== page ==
Our diverse team is part of the passionate Stand Up Paddleboard (SUP) movement -taking our exciting sport to new extremes. At OC Paddleboard we race, practice PaddleYoga, get an amazing workout in our PaddleFit classes, and explore the waterways of the region on our boards. We believe in sharing the SUP stoke and Aloha with our families and with the community.
Four years ago I tried stand up paddleboarding for the first time with my Mom, I immediately fell in love with it. Growing up at the beach and partaking in all of the fun water sports, paddleboarding seemed so natural. A few weeks later, my Mom and I purchased our first paddleboard, a 10’6” Yolo eclipse. The turtle design with the ocean blue rails and wood teak finish seemed to be too perfect to not buy. Later that summer, I got my world paddle association certification (WPA) to teach paddleboarding and the next summer I started working at OC Paddleboard.
For quite a few years, I had wanted a dog. My Mom always said no, so of course when Mom says no, but who wants to listen to her. So, last May I went and bought a 10-week old yellow Labrador retriever and surprised my Mom. Of course at first she was in total shock, she actually screamed out of fright when she walked in the front door because she didn’t know what it was. But immediately she fell in love with his big brown eyes and floppy ears… who wouldn’t? I finally decided on the name Kona after the Kona Ice Company, which makes awesome snow cones, and also the Kona brewing company, which produces beer. Like most labs, Kona loved the ocean and beach immediately. We would sneak onto the beach after hours or right after he woke up every morning at 5:00 am.
Kona grew bigger everyday and became a strong swimmer. My thought, why not take him on the paddleboard? I love my dog and I love paddleboarding. I could combine my two passions and we will have a blast. Last summer in between one of our daily tours, my boyfriend brought Kona to 34th street and we all went out paddling. You would think that we would go out on two separate boards, but no. We decided to all go out on a 12ft board. So there we were paddling across the boat channel, Kona, Tyler (who is 6’4”) and myself. Kona was afraid at first and was trying to sit on my lap. We paddled across the channel into the marshlands on the other side and jumped in the water to show Kona what to do. At first he sat on the board and barked at us as we swam in the water and then he decided that he was going to jump in and join us. All in all the trip was successful and we found out that the Yolo 12ft boards are a lot sturdier than you think.
The second time I took Kona paddleboarding was with my Mom and sister. This time we each had our own board and Kona was with me. We went out of 34th street in Ocean City again and paddled across the boat channel. Kona grew familiar with things and wasn’t afraid at all. He jumped off my board and swam to Mom’s board and got on that, and then he would jump off and swim back to mine. Eventually he got tired and decided that he did not want to be on the paddleboard any more. So he jumped off swam over to the bank of the marsh and started running around on the marsh. When I tried to get him I immediately sank into the marsh knee deep. Here was Kona running around in the grass on the marsh and I am stuck in the mud and he was having a hoot of a time. Finally Kona came back over to me and we got on the board and headed towards land.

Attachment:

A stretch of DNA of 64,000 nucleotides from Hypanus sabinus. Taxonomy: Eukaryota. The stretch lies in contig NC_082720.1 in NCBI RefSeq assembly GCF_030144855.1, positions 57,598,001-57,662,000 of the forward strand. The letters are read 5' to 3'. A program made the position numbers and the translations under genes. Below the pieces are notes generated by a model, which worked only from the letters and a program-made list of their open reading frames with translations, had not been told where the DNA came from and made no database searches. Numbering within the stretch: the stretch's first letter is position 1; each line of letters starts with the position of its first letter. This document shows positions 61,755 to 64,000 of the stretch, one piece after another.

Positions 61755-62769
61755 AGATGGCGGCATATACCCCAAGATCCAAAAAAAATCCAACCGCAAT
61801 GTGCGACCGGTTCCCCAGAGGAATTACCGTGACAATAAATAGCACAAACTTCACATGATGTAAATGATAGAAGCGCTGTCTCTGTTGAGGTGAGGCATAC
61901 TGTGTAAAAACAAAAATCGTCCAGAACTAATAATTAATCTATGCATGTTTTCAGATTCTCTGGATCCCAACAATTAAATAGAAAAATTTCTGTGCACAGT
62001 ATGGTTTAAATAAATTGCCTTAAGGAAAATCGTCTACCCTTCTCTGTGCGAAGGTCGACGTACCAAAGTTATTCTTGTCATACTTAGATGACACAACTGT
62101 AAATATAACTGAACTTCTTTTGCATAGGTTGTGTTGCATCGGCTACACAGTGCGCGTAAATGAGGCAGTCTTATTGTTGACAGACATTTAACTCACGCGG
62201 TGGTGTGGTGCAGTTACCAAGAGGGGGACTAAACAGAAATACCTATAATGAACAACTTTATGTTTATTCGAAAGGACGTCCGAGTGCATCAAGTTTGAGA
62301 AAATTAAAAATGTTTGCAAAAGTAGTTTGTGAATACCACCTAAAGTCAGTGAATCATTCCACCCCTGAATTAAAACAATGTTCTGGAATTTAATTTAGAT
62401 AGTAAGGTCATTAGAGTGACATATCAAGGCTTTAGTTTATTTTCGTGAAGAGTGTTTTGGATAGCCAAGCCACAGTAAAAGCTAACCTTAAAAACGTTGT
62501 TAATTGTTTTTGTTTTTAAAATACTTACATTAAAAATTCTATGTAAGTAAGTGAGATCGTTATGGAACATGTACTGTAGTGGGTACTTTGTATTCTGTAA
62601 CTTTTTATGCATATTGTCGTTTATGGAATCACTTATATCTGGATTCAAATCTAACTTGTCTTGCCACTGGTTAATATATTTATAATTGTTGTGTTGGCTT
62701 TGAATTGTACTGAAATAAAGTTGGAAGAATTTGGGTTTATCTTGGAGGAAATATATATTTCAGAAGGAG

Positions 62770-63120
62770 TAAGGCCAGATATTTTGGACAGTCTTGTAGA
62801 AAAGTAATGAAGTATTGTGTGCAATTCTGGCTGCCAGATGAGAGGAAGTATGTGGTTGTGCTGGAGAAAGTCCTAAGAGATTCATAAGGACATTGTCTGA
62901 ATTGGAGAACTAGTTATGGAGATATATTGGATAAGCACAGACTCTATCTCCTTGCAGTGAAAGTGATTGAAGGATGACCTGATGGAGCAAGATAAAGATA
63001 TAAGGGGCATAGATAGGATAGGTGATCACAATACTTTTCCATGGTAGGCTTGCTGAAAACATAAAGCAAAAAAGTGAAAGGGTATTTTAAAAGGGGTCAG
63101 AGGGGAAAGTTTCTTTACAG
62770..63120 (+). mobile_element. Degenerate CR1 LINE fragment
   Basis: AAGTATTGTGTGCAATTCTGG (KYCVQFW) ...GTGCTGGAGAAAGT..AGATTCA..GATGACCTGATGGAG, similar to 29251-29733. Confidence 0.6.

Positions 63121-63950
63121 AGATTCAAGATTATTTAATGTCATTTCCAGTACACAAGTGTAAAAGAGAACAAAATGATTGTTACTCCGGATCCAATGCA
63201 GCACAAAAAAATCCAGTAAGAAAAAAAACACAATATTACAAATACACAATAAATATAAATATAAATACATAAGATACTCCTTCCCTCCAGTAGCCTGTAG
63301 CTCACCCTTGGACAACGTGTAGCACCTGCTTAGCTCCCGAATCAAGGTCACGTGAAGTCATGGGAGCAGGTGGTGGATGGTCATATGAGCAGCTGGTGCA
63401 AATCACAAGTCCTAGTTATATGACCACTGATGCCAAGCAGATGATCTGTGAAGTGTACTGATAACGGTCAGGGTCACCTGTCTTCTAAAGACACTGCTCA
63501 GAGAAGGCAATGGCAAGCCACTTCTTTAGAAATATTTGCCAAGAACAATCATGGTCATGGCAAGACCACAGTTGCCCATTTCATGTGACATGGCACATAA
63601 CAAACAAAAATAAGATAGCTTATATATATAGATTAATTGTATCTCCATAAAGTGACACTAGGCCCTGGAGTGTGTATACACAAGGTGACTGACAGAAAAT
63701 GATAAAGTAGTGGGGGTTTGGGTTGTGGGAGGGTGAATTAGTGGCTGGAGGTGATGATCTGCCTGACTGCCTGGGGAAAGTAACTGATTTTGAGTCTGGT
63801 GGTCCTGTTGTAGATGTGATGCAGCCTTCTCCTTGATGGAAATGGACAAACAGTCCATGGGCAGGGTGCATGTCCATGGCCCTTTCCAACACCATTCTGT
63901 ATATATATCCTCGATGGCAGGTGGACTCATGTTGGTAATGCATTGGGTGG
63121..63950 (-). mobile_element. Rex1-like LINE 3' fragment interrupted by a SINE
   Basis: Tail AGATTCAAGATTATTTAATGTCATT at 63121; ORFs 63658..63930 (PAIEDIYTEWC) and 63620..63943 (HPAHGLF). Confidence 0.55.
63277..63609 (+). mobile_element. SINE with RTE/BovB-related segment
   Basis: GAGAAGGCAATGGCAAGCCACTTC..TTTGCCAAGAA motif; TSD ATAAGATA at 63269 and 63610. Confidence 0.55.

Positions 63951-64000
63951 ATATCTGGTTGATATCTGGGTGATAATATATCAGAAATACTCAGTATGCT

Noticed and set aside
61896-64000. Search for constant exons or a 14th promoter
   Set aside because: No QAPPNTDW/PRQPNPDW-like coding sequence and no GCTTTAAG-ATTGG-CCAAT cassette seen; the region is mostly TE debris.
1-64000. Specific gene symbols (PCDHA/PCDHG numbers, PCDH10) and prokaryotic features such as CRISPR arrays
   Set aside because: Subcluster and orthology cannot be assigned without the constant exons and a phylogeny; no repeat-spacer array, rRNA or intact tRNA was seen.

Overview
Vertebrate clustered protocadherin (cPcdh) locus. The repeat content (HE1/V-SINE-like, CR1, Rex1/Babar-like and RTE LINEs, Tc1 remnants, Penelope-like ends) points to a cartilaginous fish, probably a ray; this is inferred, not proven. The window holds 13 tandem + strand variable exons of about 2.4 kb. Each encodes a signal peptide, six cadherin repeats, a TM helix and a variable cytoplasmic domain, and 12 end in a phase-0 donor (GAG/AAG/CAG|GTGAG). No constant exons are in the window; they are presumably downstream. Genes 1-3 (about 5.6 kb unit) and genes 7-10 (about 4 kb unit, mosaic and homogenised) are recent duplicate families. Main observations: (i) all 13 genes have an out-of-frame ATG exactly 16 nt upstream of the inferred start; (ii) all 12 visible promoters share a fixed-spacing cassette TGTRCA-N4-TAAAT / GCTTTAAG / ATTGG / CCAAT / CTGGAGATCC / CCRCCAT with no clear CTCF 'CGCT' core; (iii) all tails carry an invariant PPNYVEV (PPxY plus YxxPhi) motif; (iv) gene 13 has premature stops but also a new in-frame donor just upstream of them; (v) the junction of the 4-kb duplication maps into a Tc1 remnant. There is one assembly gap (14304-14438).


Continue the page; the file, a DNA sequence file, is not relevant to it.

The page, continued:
If you think that stand up paddleboarding is hard, then you are just doubting yourself. Yes, it does challenge some of your muscles but if two people and a dog are all able to balance on a 12ft board and not fall off, then that proves how sturdy the boards are. Paddling with a dog at first is challenging but it is such a blast. I would recommend buying a lifejacket with a handle on top so you can help your dog get out of the water and back onto the board if they decide to jump off. If you have a bigger dog it is easier if they sit between your legs so you can keep your center of balance. You should initially start off on your knees so you and your dog can get a feel for the board and then eventually try standing up. When I went paddling with Kona the first time this summer, he loved it and was very confident. He sat between my legs and every once in a while would stand up. I brought his floating toy and threw it off the board for him to fetch. He would jump off and then swim back to the board. It was easy to hoist him back up onto the board with the handle on the top of the lifejacket. Note: if you are throwing something off the board for the dog to fetch, you should probably sit down before throwing it or your body might act like a sling shot off the board. Happy paddling!
Sam and Kona